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  66. caliban said on July 20, 2008 at 6:21 pm

    Maliki is no great shakes, but he’s not a murderer like Allawi, nor an outright fraud like Chalabi, the bsaefaced liar only W could love.

    But, you know, he’s the priminster (that’s a Riddley Walker reference, and if you haven’t read it, hasten to, it fits Iraq so well, what with mining DU and all.) So if he thinks Obama is making sense about getting the hell out of Dodge, he’s apparently got no problems with the Demo nominee’s national security bona fides. He may not want it to sound like an endorsement, but he didn’t say anything good about 100 years and permanent bases.

    Maybe Iraq blows up into three countries, one at permanent war with Turkey and the other two permanent Irani puppet states. If McCain knew the difference between Shia and Sunni, he might realize that wouldn’t be so terrible. Brits and the US created Iraq from disparate and antagonistic groups for the sake of Big Oil, and these things don’t ever work out well.

    In 2004 I thought American voters weren’t a class of morons. It seemed incomprehensible that enfranchised citizens could be gulled by unmitigated crap like W as not a draft dodger and Kerry as some sort of poseur elitist dilletante.This is so nuts, so patently phony, I figured The Bard of Baltimore would be proved wrong. But no, got it good and hard.

    Contemplating McCain‘s four more wars, um, years, the first thing that comes to mind is the truly revolting slagging he got in our home state of SC from Rove and his vile henchmen. These days, I have to wonder what sort of manly man brownnoses a pure bastard that had push-robo-calls about your totally imaginary bastard black child. Grovelling isn’t presidential. Nutless.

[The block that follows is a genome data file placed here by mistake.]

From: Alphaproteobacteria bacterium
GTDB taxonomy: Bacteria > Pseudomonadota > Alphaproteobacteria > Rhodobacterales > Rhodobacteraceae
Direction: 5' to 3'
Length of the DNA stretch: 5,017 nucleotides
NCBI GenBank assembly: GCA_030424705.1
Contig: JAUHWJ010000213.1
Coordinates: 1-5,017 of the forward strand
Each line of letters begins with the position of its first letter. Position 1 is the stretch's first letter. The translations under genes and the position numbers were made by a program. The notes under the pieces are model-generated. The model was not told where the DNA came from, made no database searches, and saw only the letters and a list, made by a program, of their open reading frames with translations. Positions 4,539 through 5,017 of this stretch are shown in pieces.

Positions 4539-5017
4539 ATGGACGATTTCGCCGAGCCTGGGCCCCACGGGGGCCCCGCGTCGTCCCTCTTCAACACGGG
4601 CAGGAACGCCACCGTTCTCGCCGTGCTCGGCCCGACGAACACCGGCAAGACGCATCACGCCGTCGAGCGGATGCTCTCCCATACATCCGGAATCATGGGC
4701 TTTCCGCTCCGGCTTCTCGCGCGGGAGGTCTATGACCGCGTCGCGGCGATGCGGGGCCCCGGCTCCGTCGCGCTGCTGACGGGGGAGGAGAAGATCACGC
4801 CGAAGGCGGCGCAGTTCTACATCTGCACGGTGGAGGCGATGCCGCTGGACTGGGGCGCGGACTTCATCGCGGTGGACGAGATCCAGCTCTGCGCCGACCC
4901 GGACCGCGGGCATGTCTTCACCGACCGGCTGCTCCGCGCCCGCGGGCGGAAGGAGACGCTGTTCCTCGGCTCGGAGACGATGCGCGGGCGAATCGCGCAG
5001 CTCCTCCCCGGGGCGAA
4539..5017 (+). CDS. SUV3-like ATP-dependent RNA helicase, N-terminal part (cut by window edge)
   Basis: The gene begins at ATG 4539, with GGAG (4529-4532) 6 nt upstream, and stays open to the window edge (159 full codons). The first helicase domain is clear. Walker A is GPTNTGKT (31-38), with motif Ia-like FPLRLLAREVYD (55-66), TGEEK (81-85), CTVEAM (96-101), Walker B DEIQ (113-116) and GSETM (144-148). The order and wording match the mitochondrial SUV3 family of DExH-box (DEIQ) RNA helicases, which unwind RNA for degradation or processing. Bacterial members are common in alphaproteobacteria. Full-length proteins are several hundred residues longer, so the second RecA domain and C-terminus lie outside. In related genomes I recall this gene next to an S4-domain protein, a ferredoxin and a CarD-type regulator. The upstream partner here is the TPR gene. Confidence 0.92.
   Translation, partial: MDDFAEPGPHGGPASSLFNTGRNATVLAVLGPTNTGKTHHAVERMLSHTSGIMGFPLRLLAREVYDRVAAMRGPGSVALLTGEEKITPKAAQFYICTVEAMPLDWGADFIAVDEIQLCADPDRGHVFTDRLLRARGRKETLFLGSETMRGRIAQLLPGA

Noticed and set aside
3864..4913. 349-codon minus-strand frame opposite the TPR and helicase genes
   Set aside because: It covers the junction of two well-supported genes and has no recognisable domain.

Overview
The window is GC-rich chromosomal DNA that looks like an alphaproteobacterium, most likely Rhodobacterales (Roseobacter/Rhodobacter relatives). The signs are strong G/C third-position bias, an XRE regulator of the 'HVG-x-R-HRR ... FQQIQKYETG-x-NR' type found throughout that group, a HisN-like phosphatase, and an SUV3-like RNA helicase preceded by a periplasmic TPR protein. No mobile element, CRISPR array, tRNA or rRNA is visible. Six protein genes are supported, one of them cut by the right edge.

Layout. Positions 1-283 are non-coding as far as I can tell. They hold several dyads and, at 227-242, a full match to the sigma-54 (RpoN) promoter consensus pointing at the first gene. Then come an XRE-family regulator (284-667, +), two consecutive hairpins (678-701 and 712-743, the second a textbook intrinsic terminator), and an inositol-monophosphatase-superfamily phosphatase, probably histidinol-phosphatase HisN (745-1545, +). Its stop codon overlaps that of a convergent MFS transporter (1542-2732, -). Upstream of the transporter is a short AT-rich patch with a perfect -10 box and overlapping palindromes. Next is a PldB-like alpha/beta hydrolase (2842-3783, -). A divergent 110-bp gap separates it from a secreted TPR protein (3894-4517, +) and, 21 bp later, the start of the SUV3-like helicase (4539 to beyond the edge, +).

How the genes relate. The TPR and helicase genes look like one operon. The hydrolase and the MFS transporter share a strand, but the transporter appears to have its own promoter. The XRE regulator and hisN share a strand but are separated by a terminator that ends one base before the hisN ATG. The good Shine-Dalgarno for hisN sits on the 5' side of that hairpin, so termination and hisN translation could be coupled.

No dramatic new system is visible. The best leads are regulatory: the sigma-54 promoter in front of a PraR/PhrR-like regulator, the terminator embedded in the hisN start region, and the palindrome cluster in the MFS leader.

Wesley Clark got shot four times and directed his men to a temporary victory. McCain rained down death and got shot down, probably disobeying orders. Which one’s a more credible war hero. Kerry pulled a wounded comrade out of the MeKong, W made sure the Oclub was well-stocked. Where do these jerks get off?

    McCain’s whining (thank you Rove clone Phil Gramm) about Obama and international stature is pitiful. Obam’s bot the endorsement of the Prime Minister of our great ally in the battle to spread democracy. If W could get Saudis to buy in, it might be more convincingg. But there is no underestimating the stupidity of American voters. Getting what you deserve can be brutal.

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  67. Dorothy said on July 21, 2008 at 7:02 am

    Congrats to your folks, Jeff! I’m glad you got to celebrate with them. In 1994 we had a big party for my folks, and it was great for their grandchildren to witness. Then ten years later we had a smaller scale party for their 60th. They had one more anniversary together before my dad passed away.

    Family get togethers for such events are so much nicer than funerals. We all got to enjoy each other on July 12th when my nephew got married in Pittsburgh. Now the great-grandchildren are getting to see the fun family they were born into!